MA, Stanford University
Teaching in the San Francisco Bay Area
Alissa is currently a teacher in the San Francisco Bay Area and Brightstorm users love her clear, concise explanations of tough concepts
MA, Stanford University
Teaching in the San Francisco Bay Area
Alissa is currently a teacher in the San Francisco Bay Area and Brightstorm users love her clear, concise explanations of tough concepts
If given a line and its graph, we can find the slope easily and quickly. Finding the slope of a line from a graph is one of the simplest ways to calculate slope. One must remember when finding the slope of a line that a downhill line has a negative slope, and an uphill line has a positive slope. Also important in an understanding of the definition of slope and interpreting graphs.
A lot of the time in math you're going to be given a graph of a line or of some other curve but we're just working on lines for now. And you might be asked to find the slope.
There's a couple of different ways to approach it, one way would to find any two points that the line goes through and to count the horizontal change and the vertical change and write them as a fraction. Just make sure sure you write the vertical change on top of the fraction and the horizontal change on the bottom.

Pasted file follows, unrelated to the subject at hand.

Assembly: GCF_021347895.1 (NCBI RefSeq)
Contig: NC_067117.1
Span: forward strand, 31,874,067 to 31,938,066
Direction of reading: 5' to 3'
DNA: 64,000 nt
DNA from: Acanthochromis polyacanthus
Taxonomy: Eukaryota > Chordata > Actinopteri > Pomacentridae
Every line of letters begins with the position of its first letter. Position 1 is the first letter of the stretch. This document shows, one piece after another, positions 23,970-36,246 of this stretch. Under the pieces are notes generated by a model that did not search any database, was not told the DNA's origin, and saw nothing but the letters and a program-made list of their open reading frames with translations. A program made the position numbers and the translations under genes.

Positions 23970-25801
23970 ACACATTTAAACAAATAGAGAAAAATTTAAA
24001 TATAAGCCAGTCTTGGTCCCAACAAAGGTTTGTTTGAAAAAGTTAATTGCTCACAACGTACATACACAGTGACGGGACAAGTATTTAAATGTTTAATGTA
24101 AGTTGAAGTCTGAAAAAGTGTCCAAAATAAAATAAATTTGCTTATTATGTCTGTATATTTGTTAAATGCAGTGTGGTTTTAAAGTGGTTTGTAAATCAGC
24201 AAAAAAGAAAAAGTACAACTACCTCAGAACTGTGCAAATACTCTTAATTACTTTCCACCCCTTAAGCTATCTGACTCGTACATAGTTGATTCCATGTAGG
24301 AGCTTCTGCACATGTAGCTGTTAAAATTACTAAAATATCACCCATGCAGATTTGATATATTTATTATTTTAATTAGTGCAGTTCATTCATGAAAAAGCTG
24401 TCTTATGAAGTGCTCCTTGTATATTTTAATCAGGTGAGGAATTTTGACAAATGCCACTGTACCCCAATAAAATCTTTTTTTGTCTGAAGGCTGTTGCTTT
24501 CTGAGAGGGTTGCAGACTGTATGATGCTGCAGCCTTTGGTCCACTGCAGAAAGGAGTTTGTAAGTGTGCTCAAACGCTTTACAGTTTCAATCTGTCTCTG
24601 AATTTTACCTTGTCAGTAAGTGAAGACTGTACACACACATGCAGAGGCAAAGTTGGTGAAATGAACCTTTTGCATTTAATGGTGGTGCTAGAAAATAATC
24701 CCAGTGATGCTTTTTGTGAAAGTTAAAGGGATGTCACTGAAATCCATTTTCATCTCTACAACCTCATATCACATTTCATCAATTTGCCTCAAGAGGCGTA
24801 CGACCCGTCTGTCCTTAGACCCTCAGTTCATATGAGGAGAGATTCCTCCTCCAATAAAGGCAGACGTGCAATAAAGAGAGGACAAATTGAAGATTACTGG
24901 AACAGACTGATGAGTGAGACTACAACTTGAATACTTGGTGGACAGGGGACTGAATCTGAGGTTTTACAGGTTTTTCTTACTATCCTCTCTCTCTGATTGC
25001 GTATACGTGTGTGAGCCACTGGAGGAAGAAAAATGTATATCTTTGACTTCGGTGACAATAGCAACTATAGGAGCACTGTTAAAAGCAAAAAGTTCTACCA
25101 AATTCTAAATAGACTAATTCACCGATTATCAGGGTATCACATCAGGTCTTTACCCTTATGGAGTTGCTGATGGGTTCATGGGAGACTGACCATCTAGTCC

Another way you could find the slope from the line in a graph that's given to you is to find any two points that the line goes through and use this equation to calculate the slope. Either one of those methods is totally valid just keep in mind what you're really doing is finding out what number represents how steep the line is.
The last thing to keep in mind is whether the line is a positive or a negative slope. Like for example any line that moves from left to right and increases is a positive slope, and any line that moves from left to right and the line decreases is going to be a negative slope. So make sure you stick on there the appropriate positive or negative sign to match your slope ratio.
Unit
Graphs of Linear Equations